|About the Book|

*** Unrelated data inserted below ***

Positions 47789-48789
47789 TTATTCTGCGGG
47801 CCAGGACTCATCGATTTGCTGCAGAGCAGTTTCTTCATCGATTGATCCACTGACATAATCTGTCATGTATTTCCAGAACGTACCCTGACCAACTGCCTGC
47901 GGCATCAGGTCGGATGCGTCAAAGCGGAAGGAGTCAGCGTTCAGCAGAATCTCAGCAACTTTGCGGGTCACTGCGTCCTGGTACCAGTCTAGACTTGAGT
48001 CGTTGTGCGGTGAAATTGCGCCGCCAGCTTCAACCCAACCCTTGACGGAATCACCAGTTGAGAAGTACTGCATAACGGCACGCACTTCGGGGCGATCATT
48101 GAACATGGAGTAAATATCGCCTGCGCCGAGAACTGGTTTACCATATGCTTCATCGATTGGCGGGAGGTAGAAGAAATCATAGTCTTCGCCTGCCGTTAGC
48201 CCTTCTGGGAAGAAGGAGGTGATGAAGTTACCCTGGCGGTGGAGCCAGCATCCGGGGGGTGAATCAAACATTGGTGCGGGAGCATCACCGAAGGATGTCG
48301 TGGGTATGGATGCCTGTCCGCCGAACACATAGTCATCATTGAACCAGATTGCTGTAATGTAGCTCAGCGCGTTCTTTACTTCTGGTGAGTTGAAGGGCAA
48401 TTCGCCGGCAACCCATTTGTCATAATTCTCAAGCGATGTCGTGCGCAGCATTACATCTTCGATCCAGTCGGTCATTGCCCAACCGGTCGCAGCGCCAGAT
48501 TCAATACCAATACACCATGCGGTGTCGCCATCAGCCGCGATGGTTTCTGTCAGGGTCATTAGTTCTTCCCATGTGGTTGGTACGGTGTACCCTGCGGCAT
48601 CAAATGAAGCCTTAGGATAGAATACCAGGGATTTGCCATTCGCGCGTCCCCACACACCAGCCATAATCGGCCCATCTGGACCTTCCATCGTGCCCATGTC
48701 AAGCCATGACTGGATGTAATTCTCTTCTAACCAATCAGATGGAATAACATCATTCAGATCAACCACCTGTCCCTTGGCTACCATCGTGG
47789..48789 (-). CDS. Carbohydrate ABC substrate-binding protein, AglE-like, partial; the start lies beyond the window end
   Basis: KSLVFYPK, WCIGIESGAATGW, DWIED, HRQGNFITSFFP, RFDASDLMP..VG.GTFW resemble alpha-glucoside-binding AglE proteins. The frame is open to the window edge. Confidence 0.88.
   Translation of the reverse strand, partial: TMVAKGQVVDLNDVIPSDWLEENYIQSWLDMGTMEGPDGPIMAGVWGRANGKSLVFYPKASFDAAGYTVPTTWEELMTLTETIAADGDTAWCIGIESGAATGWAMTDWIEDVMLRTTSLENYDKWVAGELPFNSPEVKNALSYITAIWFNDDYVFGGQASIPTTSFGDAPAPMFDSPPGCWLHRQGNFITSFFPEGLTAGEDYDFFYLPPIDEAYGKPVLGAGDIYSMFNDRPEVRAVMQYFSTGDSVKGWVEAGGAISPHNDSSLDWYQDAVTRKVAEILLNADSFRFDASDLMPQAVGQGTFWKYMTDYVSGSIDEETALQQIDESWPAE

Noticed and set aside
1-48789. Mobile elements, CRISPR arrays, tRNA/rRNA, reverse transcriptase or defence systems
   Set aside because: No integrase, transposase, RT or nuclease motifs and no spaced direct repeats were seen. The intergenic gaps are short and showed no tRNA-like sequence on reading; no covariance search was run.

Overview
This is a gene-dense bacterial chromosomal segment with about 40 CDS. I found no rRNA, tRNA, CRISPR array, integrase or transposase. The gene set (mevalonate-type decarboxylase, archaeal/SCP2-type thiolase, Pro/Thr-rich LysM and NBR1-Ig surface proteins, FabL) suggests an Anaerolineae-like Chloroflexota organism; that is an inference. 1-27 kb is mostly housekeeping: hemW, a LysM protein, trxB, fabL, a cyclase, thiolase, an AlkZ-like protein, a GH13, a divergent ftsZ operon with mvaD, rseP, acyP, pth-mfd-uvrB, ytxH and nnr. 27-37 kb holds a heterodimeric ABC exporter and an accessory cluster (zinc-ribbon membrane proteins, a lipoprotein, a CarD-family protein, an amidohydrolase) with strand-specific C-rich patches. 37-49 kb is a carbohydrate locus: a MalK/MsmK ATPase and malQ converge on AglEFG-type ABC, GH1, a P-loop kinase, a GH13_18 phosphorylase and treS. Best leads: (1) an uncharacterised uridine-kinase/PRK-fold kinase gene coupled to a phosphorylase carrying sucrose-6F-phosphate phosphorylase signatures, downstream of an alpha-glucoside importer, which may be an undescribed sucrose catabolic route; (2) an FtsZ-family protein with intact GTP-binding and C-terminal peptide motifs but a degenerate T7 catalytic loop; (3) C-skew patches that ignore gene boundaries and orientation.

Although substantial research efforts have been directed to investigate the liquid water transport in gas diffusion layer (GDL) of a polymer electrolyte fuel cell (PEFC), the current understanding of this important issue is unable to address the roleMoreAlthough substantial research efforts have been directed to investigate the liquid water transport in gas diffusion layer (GDL) of a polymer electrolyte fuel cell (PEFC), the current understanding of this important issue is unable to address the role of GDL microstructure and surface wettability on liquid water transport. In addition to the normal operation, startup of a PEFC from subzero temperatures, commonly referred as cold-start, is of great importance especially for automotive applications. The water present in the membrane and porous layers, i.e. catalyst layer (CL), micro porous layer (MPL) and GDL, may freeze at a subzero temperature and makes the startup of a PEFC difficult or impossible. To alleviate the cold-start problem, a fuel cell is typically purged with gas to remove residual water prior to engine shutdown. Liquid water transport in a PEFC GDL during gas purge sets up the initial condition of the water distribution in PEFC for cold start, and hence significantly affects the cold-start characteristics of a PEFC. In spite of its importance, liquid water transport in a GDL during gas purge is scarcely researched.-In this thesis, multi-scale investigations are carried out to obtain a fundamental understanding of liquid water transport in PEFC GDL, taking GDL microstructure and wettability into account, during flooding and gas purge. Extensive pore-network models are developed to elucidate the role of microstructure and wettability distribution on GDL flooding. The role of capillary fingering in GDL liquid water transport is discussed. The ensuing concave shaped-saturation profiles can not be explained by two-phase Darcys law based model. The need to modify the present macroscopic models based on two-phase Darcys law based models to incorporate capillary fingering phenomena in hydrophobic GDLs. X-ray microtomography is deployed to quantify liquid water in a PEFC GDL, and three-dimensional liquid water distribution during GDL drying is imaged for the first time. Detailed macroscopic purge model is developed to elucidate the gas purge mechanisms, and key factors influencing purge effectiveness are highlighted. The model predictions are compared with experimental results under various purge conditions. A good match with experiments is obtained at higher purge temperatures, whereas some differences in the HFR profiles are observed at lower temperatures. Drying front evolution in a hydrophobic GDL is studied, and the role of drying front morphology in addressing the observed differences between numerical and experimental results is presented.